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Inaudito exemplo

The Abduction of Romsey’s Abbess

Linda D. Brown

Abstract

The abduction in 1160 of Romsey’s abbess Marie, daughter of King Stephen and Queen Matilda of England, attracted considerable attention in England and Northern Europe. Medieval chroniclers theorized about those who had arranged the raptus, empha-sizing that they had targeted a holy bride of Christ. At the scandal’s crux was the altered status of the abbess who had unexpectedly become sole heir to her family’s lands, wealth, and titles. This transformation occurred for Marie when the last of her family died in the waning months of 1159. With astonishing speed, Marie transitioned from her role as a high-status abbess to one of heiress-countess. This article examines the evidence concerning the abduction’s backstory, the resulting marriage, and the aftermath of Marie’s nine years as a married countess. It presents Marie in light of her ability to adapt to and exploit the changing political, social, and cultural landscapes that she inhabited.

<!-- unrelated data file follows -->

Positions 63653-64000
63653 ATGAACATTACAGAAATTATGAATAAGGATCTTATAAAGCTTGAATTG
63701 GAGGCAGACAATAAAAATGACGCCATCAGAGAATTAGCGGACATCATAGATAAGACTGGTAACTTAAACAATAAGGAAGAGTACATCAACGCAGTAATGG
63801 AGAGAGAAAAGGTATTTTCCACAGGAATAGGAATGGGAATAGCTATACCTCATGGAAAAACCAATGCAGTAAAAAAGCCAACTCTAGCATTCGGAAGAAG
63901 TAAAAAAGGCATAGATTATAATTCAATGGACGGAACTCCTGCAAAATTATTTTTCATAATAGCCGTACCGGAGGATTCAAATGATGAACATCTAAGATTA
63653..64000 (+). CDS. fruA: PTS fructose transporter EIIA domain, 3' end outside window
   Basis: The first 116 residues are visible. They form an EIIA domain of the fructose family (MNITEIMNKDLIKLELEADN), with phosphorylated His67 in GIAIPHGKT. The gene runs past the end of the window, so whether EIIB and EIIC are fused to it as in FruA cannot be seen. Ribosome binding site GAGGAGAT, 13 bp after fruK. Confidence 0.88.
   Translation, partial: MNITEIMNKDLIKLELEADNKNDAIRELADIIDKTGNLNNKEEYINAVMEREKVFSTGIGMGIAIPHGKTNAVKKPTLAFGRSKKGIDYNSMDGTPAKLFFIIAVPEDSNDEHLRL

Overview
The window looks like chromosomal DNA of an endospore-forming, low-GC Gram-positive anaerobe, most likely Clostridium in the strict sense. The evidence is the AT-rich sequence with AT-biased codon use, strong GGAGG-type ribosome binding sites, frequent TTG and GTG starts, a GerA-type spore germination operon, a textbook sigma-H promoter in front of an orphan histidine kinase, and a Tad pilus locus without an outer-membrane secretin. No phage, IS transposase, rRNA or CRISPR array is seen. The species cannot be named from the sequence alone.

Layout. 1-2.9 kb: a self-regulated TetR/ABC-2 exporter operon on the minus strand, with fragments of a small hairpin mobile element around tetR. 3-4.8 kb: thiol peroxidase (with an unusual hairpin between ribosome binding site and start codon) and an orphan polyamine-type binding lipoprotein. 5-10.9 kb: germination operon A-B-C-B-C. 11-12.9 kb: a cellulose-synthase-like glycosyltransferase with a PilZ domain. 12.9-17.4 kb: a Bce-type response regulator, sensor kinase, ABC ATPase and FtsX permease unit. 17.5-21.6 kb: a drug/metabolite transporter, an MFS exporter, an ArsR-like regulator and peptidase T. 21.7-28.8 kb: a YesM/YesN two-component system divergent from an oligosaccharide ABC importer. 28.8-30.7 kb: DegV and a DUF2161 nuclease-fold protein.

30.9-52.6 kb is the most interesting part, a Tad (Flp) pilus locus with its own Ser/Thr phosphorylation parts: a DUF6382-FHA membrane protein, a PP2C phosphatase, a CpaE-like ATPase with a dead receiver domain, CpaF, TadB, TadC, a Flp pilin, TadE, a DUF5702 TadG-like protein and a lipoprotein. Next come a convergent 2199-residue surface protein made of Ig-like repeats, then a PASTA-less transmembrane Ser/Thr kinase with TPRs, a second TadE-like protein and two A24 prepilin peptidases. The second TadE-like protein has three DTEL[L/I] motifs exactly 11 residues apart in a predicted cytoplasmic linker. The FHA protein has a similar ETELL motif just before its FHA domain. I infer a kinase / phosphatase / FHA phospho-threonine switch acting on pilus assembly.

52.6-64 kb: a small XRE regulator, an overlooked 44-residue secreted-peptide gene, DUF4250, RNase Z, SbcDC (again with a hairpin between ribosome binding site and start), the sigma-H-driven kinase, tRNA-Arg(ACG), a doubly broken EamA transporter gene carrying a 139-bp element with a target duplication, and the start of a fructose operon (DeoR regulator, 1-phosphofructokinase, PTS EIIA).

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Niki Megalommati

the theater on her own, or absented herself from the home unless she were visiting her parents. 79 Divorce by mutual consent was accepted only if both spouses took monastic vows. 80 In the Eisagoge (886), other approved reasons for divorce were

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Assessing and Adapting Rituals That Reproduce a Collectivity

The Large-Scale Rituals of the Repkong Tantrists in Tibet

Nicolas Sihlé

religious specialist, the ngakpas [sngags pa], or ‘tantrists, as they are most commonly called in Western languages. 4 As opposed to monks, these practitioners do not pronounce monastic vows and typically constitute family lineages in a paternal line

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Gender and Empire

The Imprisonment of Women in Eighteenth-Century Siberia

Gwyn Bourlakov

insanity to Tobol'sk—precluded the imposition of monastic vows. Once the convoy escorting Anna Pavlovna reported to the metropolitan, without delay she was sent under guard to the Rozhdestvenskii Convent, only a few miles from the residence of the Tobol